Farm profile: Blair and Nicola Childs

A Taranaki couple who took an unconventional route into dairy farming is proving there’s more than one way to blaze a trail

Stratford farmers Blair and Nicola Childs

Stratford couple Blair and Nicola Childs bought their first farm in 2019, which also coincided with the start of their dairy farming careers.

They weren’t all green, though. Nicola grew up on a local dairy farm at Mangatoki. Blair also grew up in Taranaki but was a cabinet maker by trade for six years, before building for another nine years. Nicola worked as a veterinary nurse and rural animal technician.

In 2013, they bought 20 hectares, on which they grazed heifers. They then decided to sell it and buy their first farm in 2019, on which they milked 105 cows.

“A lot of people questioned how we could possibly do it, as it’s definitely not the traditional route to dairy farming,” Blair says. “We had built and sold a few homes, which provided us with the ability to purchase a small farm. It might not be traditional, but it has been beneficial for us.”

For the two seasons they were at that farm, Blair continued to work off-farm as a builder, and Nicola worked part-time on the farm until she went on maternity leave with their son Oakley. They enjoyed farming so much that they decided to go bigger and farm full-time.


They are now in their second season on a farm nestled at the base of Mount Taranaki. They started with 170 cows, but in a stroke of luck, the neighbouring farm came up for sale and they have been able to increase cow numbers to 280 cows.

They bought a herd locally to make up numbers, which they are progressively breeding to Holstein Friesian.

Production-wise, two seasons ago, they did 515kgMS; last season was tough, and they did 475kgMS. Going forward, they are targeting 525kgMS out of their medium-stature cows.

“We set targets realistically so we can meet them and build on that,” Blair says. “We feed 3.5–4kg of a standard palm kernel blend in the shed, and other than a little maize at the end of last season, the system is predominantly pasture-based.”

Of the 280 cows, around 40 are registered Holstein Friesian. There will be that many again coming through from the new side of the herd, Blair says, to make an overall total of around 40% Holstein Friesian.

image10.jpg“You have to start somewhere,” he says. “Everything is going to Friesian or Friesian cross. We have a high component-producing cow with high milksolid percentage, and we don’t want to lose that. We would like to go as far black and white as possible without compromising on components, as we are commercial farmers after all.”

Calving started on 25 July this season, from which they will rear 60–65 replacements.
“This season we had the luxury of having 180 cows in-calf to AB,” Blair says. “Previously, we’ve really had to scrape and buy in heifers.


“In the weeks leading up to calving, we went through the herd identifying the good cows and the calves we were going to keep, and we’ll sell the surplus heifers. This is the first season that we have been in the position to pick and choose.”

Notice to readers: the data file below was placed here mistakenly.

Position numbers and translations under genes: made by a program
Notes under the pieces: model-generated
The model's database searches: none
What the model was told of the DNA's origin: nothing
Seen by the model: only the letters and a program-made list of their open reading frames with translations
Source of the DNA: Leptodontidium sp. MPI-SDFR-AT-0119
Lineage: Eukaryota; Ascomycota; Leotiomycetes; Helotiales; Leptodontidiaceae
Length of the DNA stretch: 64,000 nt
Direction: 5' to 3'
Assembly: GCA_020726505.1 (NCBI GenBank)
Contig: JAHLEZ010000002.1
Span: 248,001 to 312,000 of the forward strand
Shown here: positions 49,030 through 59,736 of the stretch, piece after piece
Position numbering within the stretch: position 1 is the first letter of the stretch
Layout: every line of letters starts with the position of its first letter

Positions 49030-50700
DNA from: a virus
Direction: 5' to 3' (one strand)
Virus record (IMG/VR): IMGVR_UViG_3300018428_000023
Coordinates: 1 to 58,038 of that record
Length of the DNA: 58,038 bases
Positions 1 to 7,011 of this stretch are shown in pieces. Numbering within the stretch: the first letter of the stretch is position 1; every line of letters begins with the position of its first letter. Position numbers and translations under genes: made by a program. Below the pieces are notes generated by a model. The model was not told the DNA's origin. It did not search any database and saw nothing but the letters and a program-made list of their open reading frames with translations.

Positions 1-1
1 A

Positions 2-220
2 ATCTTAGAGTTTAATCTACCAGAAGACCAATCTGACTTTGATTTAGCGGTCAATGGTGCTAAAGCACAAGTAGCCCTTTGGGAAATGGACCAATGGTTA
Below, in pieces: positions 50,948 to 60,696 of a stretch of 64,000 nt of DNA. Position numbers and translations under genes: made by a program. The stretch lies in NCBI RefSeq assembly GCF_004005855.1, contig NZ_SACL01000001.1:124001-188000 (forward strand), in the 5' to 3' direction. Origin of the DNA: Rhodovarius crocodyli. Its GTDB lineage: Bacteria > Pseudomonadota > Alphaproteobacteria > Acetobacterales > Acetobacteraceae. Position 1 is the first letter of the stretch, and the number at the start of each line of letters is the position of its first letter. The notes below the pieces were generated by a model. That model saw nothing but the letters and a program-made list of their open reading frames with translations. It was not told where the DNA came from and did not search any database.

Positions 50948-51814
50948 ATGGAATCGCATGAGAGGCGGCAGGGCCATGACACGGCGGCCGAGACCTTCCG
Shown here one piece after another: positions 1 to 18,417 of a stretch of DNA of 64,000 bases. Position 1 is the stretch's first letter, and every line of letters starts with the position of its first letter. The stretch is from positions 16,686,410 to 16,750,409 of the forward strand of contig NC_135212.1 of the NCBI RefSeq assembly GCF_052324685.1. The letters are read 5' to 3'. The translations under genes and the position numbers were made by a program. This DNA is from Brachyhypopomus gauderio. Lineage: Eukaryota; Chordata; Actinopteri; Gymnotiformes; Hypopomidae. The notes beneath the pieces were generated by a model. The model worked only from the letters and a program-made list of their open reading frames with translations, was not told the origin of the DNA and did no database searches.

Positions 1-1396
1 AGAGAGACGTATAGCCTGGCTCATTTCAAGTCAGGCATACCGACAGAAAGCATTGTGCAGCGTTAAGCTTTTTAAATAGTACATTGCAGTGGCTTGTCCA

With mating this season, they pushed the calving date back to around 3 August; they only brought calving forward last season because they had excess maize to feed and were able to get some more days in milk.

They followed the following mating plan last season and will do so again this season: four weeks of AB, followed by bulls for three weeks, then back to short gestation AB for three weeks – 10 weeks all up.

When the Childs choose bulls, they select sires based on capacity, udders, temperament, and fertility traits.

Blair says he would love to get his hands on some Maire Mint Fire-Up semen, which is proving difficult.

The next generation of Childs at work on the property

“We have two daughters in the herd, and we’d like more, but I think our timing was such that when we were on our way in, he was on his way out,” he says.

“Going forward, we’re using Meander SB Alias-ET S2F and Meander Shot Alibi-ET S3F. We used a lot of Alias this season, and you can’t really beat Alibi for fertility and udders.”
Blair says they had a favourite cow who unfortunately was culled last season who could “put it in the vat”.

“She wasn’t an overly big cow, but she was our top cow for two years running, doing a little over 800kgMS both years,” he says. “Number 80 was a big capacity cow with a perfect udder. She was our go-to cow; neither I nor Nicola will forget her.” Blair says their top cow last season was a Maire Mint Fire-Up daughter, who at four years old was “just a machine”.
When it comes to explaining why Blair and Nicola love the Holstein Friesian breed so much, it’s a sentiment that’s hard to put into words.

“We love the uniformity of having a black and white herd,” Blair says. “We also love the sheer strength of the breed.”

The Childs want to continue to make production a focus.

“Although we’ve set a target of 525kgMS, we’d like to push past 550kgMS at least,” Blair says. “We’d love to see what our herd can do. It will take some time to get our breeding through and see some capacious, high-producing cows. Looking at the heifers that will join the herd this season, it is really the first line of our own breeding. There are daughters of Maire IG Gauntlet-ET, Maire FI Golddigger, and Woodcote FI Mastermind – eight to 10 of each – and they really look the part.”

They currently have seven contract cows in the herd but only one is Holstein Friesian.
“We’d like to have some more Holstein Friesian contract cows in the herd and have a Holstein Friesian bull in a breeding company team,” Blair says.

Farm facts

Owners: Blair and Nicola Childs trading as Childs Creek Ltd
Location: Stratford
Farm size: 108ha
Cows: 280 cows (40% Holstein Friesian)
Production: 525kgMS/cow
Stud name: Blanic

Find new and used farm machinery for sale in NZ

Previous ArticleNext Article
Send this to a friend